OFFICER’S SADDLE HOLSTERS FOR ARMY OR NAVY REVOLVERS: MOLLUS MUSEUM

$1,250.00

Quantity Available: 1

Item Code: 1052-20

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Call 717-334-0347,
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This pair of saddle holsters comes from the recently dispersed collections of the War Library and Museum in Philadelphia. Incorporated in 1888 by the Military Order of the Loyal Legion, the veterans’ organization for Union officers, this was the repository for a world-class collection of artifacts housed since 1922 in a Philadelphia townhouse. The museum closed in 2008 and plans to get additional funding or partner with another institution fell through. Many of their holdings made their way to other museums, but others were recently sold at auction where we obtained an number of pieces with this great pedigree.

This is a complete set of officer’s saddle holsters, an elegant hold-over from the era when mounted troops were equipped with pairs of single-shot pistols carried not on the belt, but in holsters draped over the saddle pommel. By the Civil War “belt” revolvers had completely taken over, but saddle holsters continued to be used by mounted officers and were a regular element of the better sets of horse furniture. Pictured in the 1864 Schuyler, Hartley & Graham catalog, they also regularly appear in photographs of field grade, staff, and general officers. Even “Uncle Billy” Sherman is photographed on horseback with a set of saddle holsters in front of him.

The black leather holster bodies will accept either Colt Armies or Colt Navies, and are capped at the ends with brass cylinders. Each holster has a broad, hard-leather cover. These have latch tabs secured by elegant shield-shaped stitching and fasten over a brass stud mounted about half-way down the holster body. As is correct for this time period, the holsters do not have the small leather pouch under the flap that held tin tubes for paper cartridges for the older single shot pistols. The tops of the covers are half-moon shaped, flat and slightly sloping. The covers are hinged by stitching to the back of the holster bodies and the leather yoke joining them together.  The yoke has space between the holsters to allow them to drape over the pommel, and extends down the back of each holster, being sewn along the sides and provided with a tie-down strap and buckle on each side.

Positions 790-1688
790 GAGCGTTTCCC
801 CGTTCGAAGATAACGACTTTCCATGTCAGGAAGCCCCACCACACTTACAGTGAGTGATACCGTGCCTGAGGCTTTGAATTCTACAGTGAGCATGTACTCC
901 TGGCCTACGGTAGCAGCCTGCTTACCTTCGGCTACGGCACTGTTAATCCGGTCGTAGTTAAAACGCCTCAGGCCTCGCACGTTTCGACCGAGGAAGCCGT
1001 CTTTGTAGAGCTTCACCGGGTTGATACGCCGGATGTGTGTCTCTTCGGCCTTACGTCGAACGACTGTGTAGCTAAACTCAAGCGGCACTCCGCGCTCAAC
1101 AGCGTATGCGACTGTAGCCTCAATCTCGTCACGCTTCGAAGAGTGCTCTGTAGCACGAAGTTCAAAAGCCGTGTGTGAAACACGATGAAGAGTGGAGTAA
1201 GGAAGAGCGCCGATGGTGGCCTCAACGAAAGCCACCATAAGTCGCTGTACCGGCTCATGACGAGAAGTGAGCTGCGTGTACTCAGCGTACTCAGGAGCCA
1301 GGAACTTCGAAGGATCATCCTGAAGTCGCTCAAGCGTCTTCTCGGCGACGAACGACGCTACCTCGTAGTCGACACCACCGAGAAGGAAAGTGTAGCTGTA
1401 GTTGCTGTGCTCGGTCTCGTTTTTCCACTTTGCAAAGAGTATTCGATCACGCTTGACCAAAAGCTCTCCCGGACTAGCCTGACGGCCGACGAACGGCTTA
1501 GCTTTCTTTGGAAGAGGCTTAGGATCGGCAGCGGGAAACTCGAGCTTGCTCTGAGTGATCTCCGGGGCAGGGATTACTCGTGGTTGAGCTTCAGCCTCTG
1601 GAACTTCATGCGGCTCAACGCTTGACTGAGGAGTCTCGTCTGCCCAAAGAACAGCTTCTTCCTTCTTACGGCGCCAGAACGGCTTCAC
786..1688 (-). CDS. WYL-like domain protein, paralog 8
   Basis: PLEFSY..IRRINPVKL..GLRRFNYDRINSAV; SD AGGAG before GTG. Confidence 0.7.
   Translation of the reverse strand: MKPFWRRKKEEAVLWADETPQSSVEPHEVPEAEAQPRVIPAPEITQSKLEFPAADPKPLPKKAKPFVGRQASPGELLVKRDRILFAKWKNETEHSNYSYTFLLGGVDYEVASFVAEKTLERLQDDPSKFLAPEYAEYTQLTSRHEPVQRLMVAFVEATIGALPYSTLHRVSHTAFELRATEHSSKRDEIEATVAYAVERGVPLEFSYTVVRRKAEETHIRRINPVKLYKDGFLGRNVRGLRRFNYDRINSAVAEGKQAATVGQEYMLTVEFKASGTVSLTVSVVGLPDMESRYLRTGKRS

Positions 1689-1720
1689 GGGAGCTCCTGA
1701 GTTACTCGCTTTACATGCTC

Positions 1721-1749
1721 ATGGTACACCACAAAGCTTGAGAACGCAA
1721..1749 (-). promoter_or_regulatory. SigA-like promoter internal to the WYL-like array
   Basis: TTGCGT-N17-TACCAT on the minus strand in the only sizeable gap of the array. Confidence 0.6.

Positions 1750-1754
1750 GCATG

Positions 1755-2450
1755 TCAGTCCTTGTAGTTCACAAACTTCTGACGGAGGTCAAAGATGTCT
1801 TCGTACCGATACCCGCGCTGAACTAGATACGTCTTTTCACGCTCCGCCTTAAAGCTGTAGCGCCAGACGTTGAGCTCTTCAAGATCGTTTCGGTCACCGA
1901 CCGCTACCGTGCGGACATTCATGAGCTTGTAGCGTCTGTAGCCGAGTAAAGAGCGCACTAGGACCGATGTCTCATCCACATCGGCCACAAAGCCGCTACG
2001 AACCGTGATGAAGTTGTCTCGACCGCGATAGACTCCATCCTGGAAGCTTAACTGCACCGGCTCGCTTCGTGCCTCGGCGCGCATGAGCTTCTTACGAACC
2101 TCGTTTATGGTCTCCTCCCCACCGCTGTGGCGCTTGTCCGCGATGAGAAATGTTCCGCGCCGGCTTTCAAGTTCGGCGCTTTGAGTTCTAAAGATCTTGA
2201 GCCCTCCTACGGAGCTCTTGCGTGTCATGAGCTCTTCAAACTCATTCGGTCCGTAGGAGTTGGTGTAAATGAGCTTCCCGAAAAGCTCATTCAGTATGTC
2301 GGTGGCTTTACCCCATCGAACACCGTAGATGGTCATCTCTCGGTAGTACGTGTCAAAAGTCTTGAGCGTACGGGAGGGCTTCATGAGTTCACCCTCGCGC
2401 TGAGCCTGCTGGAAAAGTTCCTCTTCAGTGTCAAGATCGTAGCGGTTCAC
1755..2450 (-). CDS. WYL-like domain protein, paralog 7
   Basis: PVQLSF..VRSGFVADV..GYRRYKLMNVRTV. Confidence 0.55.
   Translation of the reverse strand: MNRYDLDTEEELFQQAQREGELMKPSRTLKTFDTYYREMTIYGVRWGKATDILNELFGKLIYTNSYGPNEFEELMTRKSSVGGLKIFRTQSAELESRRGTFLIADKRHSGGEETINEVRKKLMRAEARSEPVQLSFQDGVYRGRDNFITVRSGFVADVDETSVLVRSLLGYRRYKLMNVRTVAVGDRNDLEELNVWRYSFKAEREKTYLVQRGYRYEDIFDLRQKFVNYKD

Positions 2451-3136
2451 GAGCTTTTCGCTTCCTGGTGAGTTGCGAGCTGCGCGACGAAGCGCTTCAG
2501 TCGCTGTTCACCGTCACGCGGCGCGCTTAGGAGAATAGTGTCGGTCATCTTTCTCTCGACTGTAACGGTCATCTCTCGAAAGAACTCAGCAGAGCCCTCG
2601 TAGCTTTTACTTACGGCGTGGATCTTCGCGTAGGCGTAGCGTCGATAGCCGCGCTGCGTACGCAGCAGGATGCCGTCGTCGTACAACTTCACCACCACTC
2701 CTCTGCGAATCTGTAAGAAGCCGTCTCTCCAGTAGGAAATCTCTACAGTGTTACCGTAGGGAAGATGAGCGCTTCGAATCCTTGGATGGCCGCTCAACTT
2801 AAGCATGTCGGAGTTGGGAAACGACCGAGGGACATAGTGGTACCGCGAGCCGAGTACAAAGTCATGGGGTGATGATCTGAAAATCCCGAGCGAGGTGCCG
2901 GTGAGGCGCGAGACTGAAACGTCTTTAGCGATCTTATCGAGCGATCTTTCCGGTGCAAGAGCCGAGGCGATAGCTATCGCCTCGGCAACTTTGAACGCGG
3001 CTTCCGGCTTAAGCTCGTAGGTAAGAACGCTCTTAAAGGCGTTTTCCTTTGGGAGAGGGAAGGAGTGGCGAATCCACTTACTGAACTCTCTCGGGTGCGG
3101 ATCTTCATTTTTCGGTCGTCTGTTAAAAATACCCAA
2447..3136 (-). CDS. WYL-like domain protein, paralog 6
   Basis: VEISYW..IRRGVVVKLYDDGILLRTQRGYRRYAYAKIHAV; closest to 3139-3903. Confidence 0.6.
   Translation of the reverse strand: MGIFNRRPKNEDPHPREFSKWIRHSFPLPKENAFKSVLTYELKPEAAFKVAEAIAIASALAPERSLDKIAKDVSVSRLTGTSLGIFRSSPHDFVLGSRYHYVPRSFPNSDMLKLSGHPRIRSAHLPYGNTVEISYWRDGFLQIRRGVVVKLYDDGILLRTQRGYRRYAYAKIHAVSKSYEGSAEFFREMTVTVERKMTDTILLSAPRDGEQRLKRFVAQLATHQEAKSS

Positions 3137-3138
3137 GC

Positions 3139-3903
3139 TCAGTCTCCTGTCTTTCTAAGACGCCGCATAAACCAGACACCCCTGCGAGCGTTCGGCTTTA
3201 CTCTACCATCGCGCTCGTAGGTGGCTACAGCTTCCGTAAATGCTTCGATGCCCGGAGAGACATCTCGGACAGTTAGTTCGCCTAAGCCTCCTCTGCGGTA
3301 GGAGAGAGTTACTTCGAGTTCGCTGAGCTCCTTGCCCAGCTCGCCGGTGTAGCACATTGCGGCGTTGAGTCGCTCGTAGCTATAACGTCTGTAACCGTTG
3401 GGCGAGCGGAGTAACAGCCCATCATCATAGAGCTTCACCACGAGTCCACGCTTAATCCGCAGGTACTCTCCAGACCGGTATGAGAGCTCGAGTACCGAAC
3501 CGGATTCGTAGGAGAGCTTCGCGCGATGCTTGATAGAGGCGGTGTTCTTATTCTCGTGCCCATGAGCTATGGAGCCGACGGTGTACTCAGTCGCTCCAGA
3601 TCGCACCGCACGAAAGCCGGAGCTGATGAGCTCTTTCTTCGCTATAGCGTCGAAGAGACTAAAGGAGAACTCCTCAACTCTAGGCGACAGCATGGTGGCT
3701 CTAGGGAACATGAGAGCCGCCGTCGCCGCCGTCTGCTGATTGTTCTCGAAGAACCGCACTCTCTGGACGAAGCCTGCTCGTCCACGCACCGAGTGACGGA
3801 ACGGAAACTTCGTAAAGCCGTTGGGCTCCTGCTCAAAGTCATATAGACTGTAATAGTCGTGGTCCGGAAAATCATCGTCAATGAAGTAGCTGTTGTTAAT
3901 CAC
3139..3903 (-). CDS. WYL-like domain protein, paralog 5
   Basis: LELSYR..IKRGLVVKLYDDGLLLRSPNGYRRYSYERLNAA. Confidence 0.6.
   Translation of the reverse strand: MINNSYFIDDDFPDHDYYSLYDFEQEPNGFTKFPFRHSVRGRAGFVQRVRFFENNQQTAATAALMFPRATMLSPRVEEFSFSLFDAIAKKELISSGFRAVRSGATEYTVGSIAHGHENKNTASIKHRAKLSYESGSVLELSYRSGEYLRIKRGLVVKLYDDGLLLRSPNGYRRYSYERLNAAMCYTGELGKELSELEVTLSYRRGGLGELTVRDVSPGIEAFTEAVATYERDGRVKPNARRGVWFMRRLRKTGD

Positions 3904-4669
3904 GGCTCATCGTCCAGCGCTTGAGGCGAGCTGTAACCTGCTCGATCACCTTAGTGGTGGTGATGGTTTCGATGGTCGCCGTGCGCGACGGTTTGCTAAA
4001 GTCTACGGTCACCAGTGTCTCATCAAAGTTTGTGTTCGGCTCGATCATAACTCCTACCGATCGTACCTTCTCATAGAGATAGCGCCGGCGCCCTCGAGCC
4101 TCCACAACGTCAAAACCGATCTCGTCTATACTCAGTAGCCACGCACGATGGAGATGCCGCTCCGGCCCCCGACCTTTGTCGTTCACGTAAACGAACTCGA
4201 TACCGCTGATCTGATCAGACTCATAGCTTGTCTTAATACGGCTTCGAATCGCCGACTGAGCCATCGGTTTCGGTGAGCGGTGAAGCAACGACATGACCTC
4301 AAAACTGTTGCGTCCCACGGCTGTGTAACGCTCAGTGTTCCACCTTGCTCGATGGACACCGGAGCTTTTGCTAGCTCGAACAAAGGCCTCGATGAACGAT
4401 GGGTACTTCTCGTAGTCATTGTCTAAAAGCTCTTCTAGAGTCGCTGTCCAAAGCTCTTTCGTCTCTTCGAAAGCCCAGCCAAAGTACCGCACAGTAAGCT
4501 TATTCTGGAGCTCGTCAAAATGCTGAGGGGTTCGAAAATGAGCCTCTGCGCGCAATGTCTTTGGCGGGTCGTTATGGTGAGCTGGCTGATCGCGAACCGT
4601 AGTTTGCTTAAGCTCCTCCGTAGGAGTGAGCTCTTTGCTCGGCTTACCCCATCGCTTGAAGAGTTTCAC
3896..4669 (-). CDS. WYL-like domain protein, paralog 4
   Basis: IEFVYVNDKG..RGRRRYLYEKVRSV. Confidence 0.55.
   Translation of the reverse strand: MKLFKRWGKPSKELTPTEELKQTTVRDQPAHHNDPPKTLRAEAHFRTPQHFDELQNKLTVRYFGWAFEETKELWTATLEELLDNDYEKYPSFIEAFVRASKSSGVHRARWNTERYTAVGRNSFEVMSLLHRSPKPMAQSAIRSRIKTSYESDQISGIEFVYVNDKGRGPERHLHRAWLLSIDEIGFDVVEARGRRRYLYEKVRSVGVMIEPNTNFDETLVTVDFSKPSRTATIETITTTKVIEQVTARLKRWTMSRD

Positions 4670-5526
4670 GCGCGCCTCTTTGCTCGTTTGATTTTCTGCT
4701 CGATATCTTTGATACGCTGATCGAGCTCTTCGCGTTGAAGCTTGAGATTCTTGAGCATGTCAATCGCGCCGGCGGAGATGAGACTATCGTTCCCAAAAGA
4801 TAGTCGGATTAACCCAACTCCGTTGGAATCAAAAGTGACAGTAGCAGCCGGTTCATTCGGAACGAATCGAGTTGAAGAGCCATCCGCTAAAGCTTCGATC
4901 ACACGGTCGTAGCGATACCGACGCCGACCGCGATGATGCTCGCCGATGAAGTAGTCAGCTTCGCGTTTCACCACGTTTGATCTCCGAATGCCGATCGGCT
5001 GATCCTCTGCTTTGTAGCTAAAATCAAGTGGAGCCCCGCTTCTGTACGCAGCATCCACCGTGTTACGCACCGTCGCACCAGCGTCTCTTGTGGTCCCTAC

The set is solid and complete. The finish of the leather is excellent. We see some white speckling on one cover that is common on old leather from fats leaching out that can be cleaned off or will be reabsorbed. The stitches hinging the covers have pulled out slightly from handling over the years but are still in place. The brass has a nice, untouched patina. The latch tabs were reinforced at the fastening holes by a strip of leather glued to the inside- a fairly common and necessary repair. A museum inventory number in black ink appears on one of the brass caps.

This is a nice set of Civil War officer’s saddle holsters from a collection established by Union army officers themselves. It is a wonderful provenance.  [sr]

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